Owning an recreational vehicle is the greatest way to explore all of the natural beauty, unique architecture, and diverse culture that exists throughout this magnificent world of ours. It’s a freedom unlike anything other, providing you and your family with countless opportunities for learning and growth.
Still, after several years of traveling, it can be difficult to branch out and identify new roads you’ve yet to discover. That’s why Vogel Talks RVing is posting a series of articles—each one focusing on a different region or state.
In today’s post we’ll focus on four favorite “lesser-known” travel locations in the Midwest including recommended RV parks. All selected parks have been personally visited.
The Midwest consists of 12 states in the north central U.S.: Illinois, Indiana, Iowa, Kansas, Michigan, Minnesota, Missouri, Nebraska, North Dakota, Ohio, South Dakota, and Wisconsin.
It’s impossible to avoid the Badlands-bordering, 76,000 square foot wonder of tourist-trapping randomness, so just go in. You will emerge with a “Where the Heck is Wall Drug” sticker. And you’ll be happy you stopped every time you see a roadside Wall Drug sign every five minutes for the next 300 miles.
One of the world’s most well-known tourist stops, it’s hard to believe Wall Drug Store got its start with something we wouldn’t even turn our heads at today … the promise of free ice water.
You will find $.05 coffee here. SERIOUSLY!
Where to Stay: Arrow Campground, Wall
Far from a 5-star park. Sites are large with utilities including 50-amp electric service centrally located.
North Dakota, when not being depicted as bland and uninspired, is generally cast in a bad light. Whether it’s fiction or real life, the spotlight’s seldom kind to NoDak. But there’s also a place where the buffalo roam, and that place is Theodore Roosevelt National Park.
Theodore Roosevelt is unique among the scenic parks in that it preserves not only an extraordinary landscape but also the memory of an extraordinary man. It honors the president who probably did more for the National Park Service than anyone before or since.
Where to Stay: Red Tail Campground, Medora
Far from a 5-star park, Red Tail Campground is the best full-service park in the area.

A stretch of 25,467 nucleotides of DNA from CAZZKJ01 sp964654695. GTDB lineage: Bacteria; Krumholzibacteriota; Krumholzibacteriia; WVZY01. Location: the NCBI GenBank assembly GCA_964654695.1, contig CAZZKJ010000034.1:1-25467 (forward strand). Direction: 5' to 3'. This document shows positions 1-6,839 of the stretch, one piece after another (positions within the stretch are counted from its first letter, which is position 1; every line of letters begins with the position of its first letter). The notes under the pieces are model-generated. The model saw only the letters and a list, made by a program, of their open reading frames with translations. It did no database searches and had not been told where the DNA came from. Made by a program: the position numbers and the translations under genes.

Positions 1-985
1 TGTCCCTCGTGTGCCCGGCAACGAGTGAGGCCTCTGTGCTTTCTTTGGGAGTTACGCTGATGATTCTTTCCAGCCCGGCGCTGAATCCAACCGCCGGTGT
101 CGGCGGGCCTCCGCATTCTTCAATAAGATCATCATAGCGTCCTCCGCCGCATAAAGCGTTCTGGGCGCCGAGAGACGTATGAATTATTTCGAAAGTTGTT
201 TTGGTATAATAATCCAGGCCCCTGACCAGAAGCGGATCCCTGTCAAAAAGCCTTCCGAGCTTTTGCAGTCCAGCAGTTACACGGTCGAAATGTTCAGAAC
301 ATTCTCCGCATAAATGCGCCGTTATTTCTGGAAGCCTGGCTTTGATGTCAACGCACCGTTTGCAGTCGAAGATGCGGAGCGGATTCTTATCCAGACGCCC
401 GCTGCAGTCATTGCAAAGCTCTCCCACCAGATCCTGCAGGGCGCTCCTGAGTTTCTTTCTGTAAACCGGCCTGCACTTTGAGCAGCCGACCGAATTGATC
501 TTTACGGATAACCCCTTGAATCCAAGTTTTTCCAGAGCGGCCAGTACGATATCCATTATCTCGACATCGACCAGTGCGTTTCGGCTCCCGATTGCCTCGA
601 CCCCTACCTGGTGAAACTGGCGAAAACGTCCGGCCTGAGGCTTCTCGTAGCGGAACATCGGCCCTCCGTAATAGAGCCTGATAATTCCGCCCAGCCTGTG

Many of the towns in Amish Country date back 150 years or more. Among these is tiny Shipshewana known for an enormous flea market where 1,000 vendors peddle their wares twice a week from May through October.
Due to the Amish lifestyle you can almost believe you’ve stepped back in time a century or more. To learn about Amish history, tour Menno-Hof. Through multi-image presentations and historical displays, you’ll travel back 500 years to the origins of the Amish-Mennonite story.
Where to Stay: Camp Newmar, Nappanee
Full-service campground at the Newmar factory for owners receiving warranty work.
The needle of the corn compass points to Mitchell, a prairie town that is corn crazy and proud of it. Mitchell’s high school sports teams are the Kernels. Its local radio station’s call letters are KORN. And it’s home to the “agricultural showplace of the world,” the Mitchell Corn Palace.
The World’s Only Corn Palace is Mitchell’s premier tourist attraction. During it’s over 100 years of existence, it has become known worldwide and now attracts more than a half a million visitors annually.
Where to Stay: Dakota Campground, Mitchell
Better than average, Dakota Campground is a pleasant-enough park with mostly shaded sites. Pull-through sites are in the 50 feet range. Utilities including 50-amp electric service located near the rear of the site.
America is laced with nooks and crannies, good places that go undiscovered by many mainstream travelers.